Supreme Court Invalidates California Schedule B Disclosure Law
On July 1, the Supreme Court issued a major decision concerning nonprofit donor disclosure laws and the First Amendment. In Americans for Prosperity Foundation v. Bonta, No. 19-251, the Court held that a California law requiring charitable organizations to file their annual I.R.S. Form 990 Schedule Bs with the State—and thus disclose the names and addresses of major donors—is facially unconstitutional because it violates the First Amendment right to free association. The Court reasoned that disclosure of donor information has a broad chilling effect on charities and their donors, even when the information is kept confidential and the information is already required to be provided in Federal tax filings.
The case arose from a California regulation that requires all charities operating in the State each year to file with the State Attorney General a copy of the organization’s Form 990, along with any attachments and schedules. The two plaintiffs, Americans for Prosperity Foundation and the Thomas More Law Center, objected to the disclosure of Schedule B to Form 990, on which organizations list the names and addresses of donors who have contributed more than $5,000 in a particular tax year or, in some cases, who have given more than two percent of the organization’s total contributions during such tax year. According to the State, collection of Schedule Bs was necessary to investigate and deter charitable misconduct or fraud. Notably, the California law required the Attorney General to keep all submitted Schedule Bs confidential—although there had been past instances of inadvertent public disclosures on State websites.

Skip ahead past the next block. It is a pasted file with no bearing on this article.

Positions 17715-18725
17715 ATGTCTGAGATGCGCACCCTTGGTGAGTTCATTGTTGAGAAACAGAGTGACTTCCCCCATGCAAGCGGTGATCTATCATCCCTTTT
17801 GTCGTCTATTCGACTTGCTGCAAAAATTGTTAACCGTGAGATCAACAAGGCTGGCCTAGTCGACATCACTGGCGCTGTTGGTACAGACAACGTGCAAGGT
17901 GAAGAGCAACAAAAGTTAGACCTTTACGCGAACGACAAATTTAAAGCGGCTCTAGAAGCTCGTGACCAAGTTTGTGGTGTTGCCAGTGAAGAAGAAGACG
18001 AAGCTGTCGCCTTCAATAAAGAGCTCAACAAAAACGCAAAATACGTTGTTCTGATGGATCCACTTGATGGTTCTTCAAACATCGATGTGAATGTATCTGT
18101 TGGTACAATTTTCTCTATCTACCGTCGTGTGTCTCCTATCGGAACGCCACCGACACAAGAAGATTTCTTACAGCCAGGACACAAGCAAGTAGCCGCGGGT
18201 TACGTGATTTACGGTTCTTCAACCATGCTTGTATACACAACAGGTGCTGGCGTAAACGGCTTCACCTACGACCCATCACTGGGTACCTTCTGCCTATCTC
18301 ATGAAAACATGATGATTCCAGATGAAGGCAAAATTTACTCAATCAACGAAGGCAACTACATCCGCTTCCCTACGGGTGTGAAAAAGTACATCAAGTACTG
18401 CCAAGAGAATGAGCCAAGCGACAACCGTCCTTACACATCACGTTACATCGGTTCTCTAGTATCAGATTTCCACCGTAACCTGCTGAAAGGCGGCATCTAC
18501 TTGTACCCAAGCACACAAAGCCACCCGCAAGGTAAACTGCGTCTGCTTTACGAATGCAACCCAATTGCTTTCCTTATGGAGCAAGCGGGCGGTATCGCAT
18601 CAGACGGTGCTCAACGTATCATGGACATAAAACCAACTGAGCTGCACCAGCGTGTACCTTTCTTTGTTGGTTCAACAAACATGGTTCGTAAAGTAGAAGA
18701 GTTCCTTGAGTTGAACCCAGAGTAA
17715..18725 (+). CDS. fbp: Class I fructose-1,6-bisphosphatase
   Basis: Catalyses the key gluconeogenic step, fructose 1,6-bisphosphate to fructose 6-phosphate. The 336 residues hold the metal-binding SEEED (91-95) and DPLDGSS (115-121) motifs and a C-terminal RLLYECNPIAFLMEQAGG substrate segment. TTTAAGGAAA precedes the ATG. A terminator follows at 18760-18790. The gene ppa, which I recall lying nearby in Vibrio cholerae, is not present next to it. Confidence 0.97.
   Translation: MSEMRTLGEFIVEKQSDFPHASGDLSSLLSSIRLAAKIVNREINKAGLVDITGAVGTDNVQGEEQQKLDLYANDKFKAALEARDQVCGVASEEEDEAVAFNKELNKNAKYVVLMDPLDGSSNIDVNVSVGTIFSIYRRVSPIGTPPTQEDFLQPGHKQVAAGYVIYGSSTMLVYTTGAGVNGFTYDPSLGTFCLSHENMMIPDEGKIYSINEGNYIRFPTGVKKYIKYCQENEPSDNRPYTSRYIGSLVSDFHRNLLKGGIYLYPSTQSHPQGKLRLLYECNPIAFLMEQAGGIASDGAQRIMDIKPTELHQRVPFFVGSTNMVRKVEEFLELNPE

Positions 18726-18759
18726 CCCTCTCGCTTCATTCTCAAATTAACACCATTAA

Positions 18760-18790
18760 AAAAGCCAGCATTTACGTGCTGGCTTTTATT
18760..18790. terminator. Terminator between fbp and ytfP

For years, both organizations had either declined to file their Schedule Bs or filed redacted versions that omitted the donor information. Both sued after the State sent them deficiency letters for failing to submit unredacted Schedule Bs. The organizations challenged the disclosure requirement on its face and as applied to them, arguing that disclosure of their Schedule Bs would make their donors less likely to contribute and would subject them to the risk of reprisals, in violation of the First Amendment associational rights of the organizations and their donors.
In both cases, the district court held bench trials and ruled in favor of the challengers on the basis of evidence that donors to both organizations had suffered from threats and harassment in the past, were likely to suffer from similar harassment in the future, and California had demonstrated an inability to keep the Schedule B information confidential (even though confidentiality was required by law). On appeal, the Ninth Circuit reversed, holding that the disclosure requirement supported the State’s investigatory purpose and did not meaningfully burden the organizations’ First Amendment rights, in part because the Attorney General had taken steps to address past confidentiality breaches.